The Odds of Lightning by Jocelyn Davies
My rating: 3 of 5 stars
The Odds of Lightning follows the journey of four friends who have fallen out of touch with one another find themselves on a roof during a thunderstorm – and that’s when everything changes.
The lightning amplified feelings they each had about themselves in a unique way.
The nervous and shy Tiny who always felt overlooked became invisible. The self-conscious Will who changed himself to fit in, was changed outwardly into an entirely different person. The dramatic Luella who hid behind unending words that didn’t actually say much, became numb unable to feel physical things at all. And Nathaniel, who idolized his brother and felt he needed to follow in his footsteps became extraordinary, a superhero.
Did the lightning react to their fears or secret wishes? It took how they felt on the inside and manifested itself on the outside. Each character is unique and has a different bad fear plaguing them: of being hurt, of losing themselves, of being ignored and invisible, and of never being good enough. This diversity of fears and personalities hopefully allows readers to connect with at least one of the characters. I didn’t personally relate strongly to any, but I could see why others would.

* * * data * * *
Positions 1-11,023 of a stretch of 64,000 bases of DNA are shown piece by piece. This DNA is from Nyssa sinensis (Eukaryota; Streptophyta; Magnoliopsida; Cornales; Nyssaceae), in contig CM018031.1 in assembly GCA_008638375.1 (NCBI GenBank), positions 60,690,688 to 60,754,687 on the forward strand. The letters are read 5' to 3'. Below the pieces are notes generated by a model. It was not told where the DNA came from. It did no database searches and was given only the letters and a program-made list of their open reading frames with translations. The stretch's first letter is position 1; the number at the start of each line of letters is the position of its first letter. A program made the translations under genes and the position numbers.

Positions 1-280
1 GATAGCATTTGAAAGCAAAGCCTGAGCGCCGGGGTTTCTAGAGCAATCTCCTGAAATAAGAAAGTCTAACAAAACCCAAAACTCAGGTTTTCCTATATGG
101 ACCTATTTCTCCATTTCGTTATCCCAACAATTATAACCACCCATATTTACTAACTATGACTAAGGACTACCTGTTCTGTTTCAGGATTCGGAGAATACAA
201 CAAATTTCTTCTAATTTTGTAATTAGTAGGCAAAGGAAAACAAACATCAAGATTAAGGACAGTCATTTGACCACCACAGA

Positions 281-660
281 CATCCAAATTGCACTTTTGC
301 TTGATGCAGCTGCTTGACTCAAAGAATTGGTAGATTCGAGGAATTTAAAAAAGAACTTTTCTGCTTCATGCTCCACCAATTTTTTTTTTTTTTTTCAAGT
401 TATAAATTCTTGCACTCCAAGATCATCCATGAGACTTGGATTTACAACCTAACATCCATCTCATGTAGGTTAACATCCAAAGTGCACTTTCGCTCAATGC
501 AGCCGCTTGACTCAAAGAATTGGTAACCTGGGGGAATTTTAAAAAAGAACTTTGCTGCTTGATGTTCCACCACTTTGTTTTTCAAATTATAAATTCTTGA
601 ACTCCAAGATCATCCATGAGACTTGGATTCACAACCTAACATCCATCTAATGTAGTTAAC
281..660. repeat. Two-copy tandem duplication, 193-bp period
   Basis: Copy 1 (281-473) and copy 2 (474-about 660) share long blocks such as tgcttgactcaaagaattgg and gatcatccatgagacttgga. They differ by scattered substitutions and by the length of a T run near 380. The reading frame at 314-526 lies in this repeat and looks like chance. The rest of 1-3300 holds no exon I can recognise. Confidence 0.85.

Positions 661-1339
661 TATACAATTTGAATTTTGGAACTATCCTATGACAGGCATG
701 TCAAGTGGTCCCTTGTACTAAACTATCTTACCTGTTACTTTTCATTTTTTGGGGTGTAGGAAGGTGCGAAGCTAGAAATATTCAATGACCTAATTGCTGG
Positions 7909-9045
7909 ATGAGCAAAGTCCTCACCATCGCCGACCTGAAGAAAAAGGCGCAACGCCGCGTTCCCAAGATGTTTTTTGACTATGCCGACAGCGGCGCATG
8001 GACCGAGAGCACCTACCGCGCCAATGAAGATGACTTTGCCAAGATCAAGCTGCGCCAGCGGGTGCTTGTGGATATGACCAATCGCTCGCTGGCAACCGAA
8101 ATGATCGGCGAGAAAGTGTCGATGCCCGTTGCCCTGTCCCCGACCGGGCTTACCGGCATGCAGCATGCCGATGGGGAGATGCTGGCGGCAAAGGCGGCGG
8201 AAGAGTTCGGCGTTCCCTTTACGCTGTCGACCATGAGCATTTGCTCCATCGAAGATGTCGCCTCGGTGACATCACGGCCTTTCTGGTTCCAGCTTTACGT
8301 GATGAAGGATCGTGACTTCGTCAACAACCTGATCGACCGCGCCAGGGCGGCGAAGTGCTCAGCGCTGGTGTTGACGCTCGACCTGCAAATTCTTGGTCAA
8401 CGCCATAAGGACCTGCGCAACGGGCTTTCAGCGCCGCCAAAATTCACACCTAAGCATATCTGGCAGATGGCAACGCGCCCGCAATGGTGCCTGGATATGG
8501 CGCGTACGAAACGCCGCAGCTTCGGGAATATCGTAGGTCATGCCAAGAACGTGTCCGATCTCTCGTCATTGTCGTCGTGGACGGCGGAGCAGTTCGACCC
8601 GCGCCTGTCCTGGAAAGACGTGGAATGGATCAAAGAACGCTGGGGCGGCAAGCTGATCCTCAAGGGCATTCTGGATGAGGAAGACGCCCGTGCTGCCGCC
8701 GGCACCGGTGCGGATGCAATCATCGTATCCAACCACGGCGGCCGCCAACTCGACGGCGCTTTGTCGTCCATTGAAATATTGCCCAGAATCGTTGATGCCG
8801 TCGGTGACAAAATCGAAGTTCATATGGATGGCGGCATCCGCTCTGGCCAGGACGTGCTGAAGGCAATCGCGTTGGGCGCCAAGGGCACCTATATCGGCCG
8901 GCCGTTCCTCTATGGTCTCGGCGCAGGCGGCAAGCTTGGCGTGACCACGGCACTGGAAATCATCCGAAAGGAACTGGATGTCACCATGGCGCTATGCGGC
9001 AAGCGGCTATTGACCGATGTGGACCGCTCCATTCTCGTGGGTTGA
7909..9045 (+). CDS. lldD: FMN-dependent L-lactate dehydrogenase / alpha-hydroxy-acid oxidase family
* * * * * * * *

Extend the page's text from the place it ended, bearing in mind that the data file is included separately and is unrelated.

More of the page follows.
Nathaniel never felt he was worthy of following his brother’s footsteps, or good enough to do so, yet he felt that he owed his brother. That is a very relate-able story line that I feel like a lot of people have experienced when they have an older sibling.
If you’re familiar with New York City the story takes you on a journey filled with classic places and landmarks. Even if you’re not, the City is described and brought to life well enough that it blossoms in your mind block by block.
To see if they manage to face their fears and become true to themselves, succumb to their inner demons or something else – you’ll need to read this quick and enjoyable book for yourself. It was cute and it ended with a promise. It is magical realism and while there was some romance in the story, it takes a back seat to the journey the characters embark on as they learn about themselves.
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